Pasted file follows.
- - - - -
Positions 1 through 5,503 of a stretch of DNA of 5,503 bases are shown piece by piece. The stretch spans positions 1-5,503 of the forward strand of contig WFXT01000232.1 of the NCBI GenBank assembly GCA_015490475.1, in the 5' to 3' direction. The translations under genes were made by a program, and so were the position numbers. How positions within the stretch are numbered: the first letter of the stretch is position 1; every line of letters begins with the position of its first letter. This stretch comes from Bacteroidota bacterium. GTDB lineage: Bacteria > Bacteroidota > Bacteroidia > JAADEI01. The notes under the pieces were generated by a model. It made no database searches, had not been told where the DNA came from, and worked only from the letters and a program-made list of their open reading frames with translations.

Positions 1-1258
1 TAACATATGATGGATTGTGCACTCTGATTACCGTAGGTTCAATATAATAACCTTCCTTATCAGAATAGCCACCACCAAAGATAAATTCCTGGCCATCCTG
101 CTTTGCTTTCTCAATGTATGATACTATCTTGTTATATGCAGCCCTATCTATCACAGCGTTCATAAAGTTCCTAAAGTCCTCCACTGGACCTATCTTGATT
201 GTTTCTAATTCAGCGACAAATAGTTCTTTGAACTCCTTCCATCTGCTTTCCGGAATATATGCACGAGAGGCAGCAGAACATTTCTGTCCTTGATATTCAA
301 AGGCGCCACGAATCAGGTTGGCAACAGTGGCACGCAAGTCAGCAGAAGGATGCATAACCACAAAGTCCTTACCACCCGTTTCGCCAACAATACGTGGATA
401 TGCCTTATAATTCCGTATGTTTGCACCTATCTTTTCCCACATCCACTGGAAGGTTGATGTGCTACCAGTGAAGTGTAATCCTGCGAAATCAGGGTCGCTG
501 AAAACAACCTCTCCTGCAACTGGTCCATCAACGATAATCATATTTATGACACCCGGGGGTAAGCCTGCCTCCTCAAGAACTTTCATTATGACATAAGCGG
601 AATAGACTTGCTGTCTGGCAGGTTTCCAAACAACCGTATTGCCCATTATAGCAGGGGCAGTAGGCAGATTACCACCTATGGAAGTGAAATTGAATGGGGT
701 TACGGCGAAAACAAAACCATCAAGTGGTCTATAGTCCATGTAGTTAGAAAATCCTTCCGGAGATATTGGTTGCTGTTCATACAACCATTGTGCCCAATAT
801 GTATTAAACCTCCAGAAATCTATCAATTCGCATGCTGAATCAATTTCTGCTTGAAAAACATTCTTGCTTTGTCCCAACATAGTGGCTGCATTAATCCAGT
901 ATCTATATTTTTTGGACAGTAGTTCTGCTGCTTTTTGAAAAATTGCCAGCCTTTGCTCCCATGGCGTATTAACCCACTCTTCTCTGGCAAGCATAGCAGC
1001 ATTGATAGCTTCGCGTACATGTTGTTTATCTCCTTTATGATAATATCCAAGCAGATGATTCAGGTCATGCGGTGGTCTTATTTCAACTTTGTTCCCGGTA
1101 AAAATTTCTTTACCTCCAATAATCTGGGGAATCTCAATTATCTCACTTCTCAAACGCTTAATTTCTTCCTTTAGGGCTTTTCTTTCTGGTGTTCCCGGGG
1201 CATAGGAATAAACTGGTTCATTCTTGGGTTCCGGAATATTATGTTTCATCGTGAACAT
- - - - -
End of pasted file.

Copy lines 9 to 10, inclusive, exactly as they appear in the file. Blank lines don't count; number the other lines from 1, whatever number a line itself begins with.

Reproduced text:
601 AATAGACTTGCTGTCTGGCAGGTTTCCAAACAACCGTATTGCCCATTATAGCAGGGGCAGTAGGCAGATTACCACCTATGGAAGTGAAATTGAATGGGGT
701 TACGGCGAAAACAAAACCATCAAGTGGTCTATAGTCCATGTAGTTAGAAAATCCTTCCGGAGATATTGGTTGCTGTTCATACAACCATTGTGCCCAATAT